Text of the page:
Autism usually occurs within the first three years of life, and drastically affects the development of a child. It is also the fastest growing developmental disorder in the United States (Autism Project, 2014). One out of eighty- eight children is diagnosed with Autism, and boys are five times more likely to be diagnosed (ASDS 2013). Many areas of development are affected by autism. This is a disease that disturbs the brains normal development of communication, social interaction, and sensory processing (Inc 2013).
One of the most exciting milestones for a parent to witness is the first words a child speaks. However children that are diagnosed with Autism Spectrum Disorder (ASD) have difficulty speaking. Often times, speech is delayed which makes communication with the child difficult. The first thing that a child learns to do is cry. This is how they alert their parents or caregivers of what they need (Baby Center, 2014). At about six months of age, children will begin to use their tongues, palates, and newly emerging teeth to create sounds. This is there way of teaching themselves to talk. Unlike children who are developing normally, ASD children begin to repeat certain sounds over and over. Once the child is old enough to be able to speak and hold conversations, ASD is easily noticeable. The communication of a child with ASD is habitually rigid and repetitive (CDC, 2013). This can include things that they hear on a normal basis, like commercials or songs.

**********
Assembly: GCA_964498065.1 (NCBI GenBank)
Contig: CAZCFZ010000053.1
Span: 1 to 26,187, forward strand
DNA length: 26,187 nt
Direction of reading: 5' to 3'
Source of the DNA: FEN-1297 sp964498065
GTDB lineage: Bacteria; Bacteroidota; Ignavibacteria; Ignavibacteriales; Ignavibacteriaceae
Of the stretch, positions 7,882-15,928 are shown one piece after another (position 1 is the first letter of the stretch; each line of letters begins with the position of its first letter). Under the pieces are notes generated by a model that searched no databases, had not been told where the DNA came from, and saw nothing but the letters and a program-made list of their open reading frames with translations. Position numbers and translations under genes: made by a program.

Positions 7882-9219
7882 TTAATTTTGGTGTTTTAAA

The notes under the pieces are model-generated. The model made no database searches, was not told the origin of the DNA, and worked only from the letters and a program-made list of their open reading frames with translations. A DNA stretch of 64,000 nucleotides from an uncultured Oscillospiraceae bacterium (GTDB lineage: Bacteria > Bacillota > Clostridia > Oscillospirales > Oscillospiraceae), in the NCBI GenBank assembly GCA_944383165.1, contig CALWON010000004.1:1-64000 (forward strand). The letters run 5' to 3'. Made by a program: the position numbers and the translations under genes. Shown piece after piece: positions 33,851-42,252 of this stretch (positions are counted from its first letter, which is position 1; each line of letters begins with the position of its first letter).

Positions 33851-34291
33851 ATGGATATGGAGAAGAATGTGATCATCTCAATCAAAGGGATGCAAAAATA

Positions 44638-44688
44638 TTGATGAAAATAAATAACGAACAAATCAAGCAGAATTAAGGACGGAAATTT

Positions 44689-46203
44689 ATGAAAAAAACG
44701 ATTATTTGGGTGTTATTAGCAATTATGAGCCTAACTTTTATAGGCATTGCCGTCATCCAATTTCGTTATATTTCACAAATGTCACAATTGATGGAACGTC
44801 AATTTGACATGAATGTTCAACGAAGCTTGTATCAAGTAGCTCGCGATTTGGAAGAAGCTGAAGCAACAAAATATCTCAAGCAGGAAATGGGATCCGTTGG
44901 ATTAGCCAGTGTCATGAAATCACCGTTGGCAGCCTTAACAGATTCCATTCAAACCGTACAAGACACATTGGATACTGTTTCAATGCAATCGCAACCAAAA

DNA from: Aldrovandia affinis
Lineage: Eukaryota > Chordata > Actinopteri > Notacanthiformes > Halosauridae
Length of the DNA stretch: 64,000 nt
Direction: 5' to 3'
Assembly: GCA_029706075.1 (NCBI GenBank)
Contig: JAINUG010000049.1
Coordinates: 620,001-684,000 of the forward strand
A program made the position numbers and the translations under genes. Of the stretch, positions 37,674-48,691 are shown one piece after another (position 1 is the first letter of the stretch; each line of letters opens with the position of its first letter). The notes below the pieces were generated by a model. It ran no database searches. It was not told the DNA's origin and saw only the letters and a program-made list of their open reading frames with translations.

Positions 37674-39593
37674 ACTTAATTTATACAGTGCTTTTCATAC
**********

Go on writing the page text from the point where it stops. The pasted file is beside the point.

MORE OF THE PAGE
Uneven language development is one of the biggest red flags that indicate ASD. For example, a normal child consistently learns new words and continues to learn how to arrange them into cohesive statements, whereas a child with ASD learns a few words and then have long periods in between new words learned. Many people assume that ASD children have hearing problems because they have a hard time recognizing their names, or acknowledging others around them. This correlates with why they have a hard time using gestures; they don’t recognize that pointing at objects directs the attention to that object.
Some children with ASD will never be able to communicate with others verbally, but there are many ways to treat the communication problem that is associated with Autism. The most effective is to see a speech-language pathologist. They are trained in helping others with speech disorders. The younger that this therapy is started, the more likely it will be that their communication skills will become more decipherable. Therapy also targets behavior and rewards positive actions (NIDCD, 2012). Many teachers use visual aids to help ASD children associate words with pictures or physical objects, which allows the child to remember easier because they can feel or see...